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The Benefits of Data Modeling in Data Warehousing
even if CA is expressly advised of such damages. business interruption. any implied warranties of merchantability or fitness for a particular purpose. CA provides this document “As Is” without warranty of any kind. To the extent permitted by applicable law. direct or indirect. including. In no event will CA be liable for any loss or damage. without limitation. goodwill or lost data. .Table of Contents Executive Summary SECTION 1 1 2 Introduction SECTION 2 2 2 Designing the Data Warehouse Fact Table Dimensions SECTION 3 2 2 3 Extract. including. All rights reserved. or noninfringement. All trademarks. This document is for your informational purposes only. lost profits. from the use of this document. and Load SECTION 4 6 6 7 The Importance of Data Modeling as a DataWarehousing Best Practice Gathering Business Requirements Optimizing Database Performance Providing Source and Target System Documentation SECTION 5 7 7 7 8 8 Conclusion 8 Copyright © 2008 CA. trade names. without limitation. Transform. service marks and logos referenced herein belong to their respective companies.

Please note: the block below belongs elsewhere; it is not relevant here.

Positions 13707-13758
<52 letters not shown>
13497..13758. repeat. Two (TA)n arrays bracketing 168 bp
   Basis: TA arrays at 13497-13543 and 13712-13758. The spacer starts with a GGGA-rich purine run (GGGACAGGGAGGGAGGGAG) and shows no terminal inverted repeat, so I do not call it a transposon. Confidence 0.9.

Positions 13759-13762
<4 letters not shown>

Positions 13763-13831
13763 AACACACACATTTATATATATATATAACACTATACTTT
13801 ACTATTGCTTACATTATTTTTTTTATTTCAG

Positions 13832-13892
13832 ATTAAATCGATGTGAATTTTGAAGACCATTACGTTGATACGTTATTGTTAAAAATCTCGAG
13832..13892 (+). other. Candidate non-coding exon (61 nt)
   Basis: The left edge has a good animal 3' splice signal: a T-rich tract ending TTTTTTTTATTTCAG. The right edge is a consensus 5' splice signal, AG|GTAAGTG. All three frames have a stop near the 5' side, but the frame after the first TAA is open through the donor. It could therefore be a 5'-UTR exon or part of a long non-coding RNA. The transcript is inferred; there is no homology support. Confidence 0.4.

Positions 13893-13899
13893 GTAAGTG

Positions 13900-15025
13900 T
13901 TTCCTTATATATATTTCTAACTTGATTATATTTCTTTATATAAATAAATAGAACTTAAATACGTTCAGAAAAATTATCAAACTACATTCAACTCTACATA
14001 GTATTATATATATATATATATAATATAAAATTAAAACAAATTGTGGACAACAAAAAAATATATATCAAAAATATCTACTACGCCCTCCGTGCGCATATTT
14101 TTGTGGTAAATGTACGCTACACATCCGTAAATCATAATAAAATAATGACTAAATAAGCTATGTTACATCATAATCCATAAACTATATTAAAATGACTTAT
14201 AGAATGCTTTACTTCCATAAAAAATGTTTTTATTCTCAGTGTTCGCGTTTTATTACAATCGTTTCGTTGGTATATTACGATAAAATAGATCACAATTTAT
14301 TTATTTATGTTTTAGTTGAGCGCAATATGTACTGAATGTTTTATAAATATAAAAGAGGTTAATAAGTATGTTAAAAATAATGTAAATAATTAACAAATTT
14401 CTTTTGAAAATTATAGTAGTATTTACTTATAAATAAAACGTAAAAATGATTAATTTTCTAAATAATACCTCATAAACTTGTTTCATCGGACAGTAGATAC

it can be extremely difficult to gather and report on this information. BENEFITS Designing data warehouses correctly by using a data model will help meet many of today’s data challenges. and enhance understanding of the systems. Documenting source and target systems correctly to aid development. Ensuring that data is relevant and accurate for business reporting. ensure effective version control. Storing historical data in a format that enables fast searches across large amounts of data. collecting. Data can be assessed at every level -. and reports are accurate and meaningful. OPPORTUNITIES If the data that a business holds can be unlocked and provide meaningful information to business users. . there are several opportunities: Business users can have access to relevant information to enable them to make informed decisions. Ensuring that business requirements are met.from an individual purchase to the total sales of a multinational corporation.Page 1 Executive Summary CHALLENGES Organizations today have vast quantities of data. Fast queries make data more accessible and historical data enables trends to be identified. Key benefits include: Designing structures specifically to enable fast querying for business-centric reporting. Although this data contains information that is useful to the business. There are several key challenges that need to be addressed: Discovering. and transforming data into a single source of record.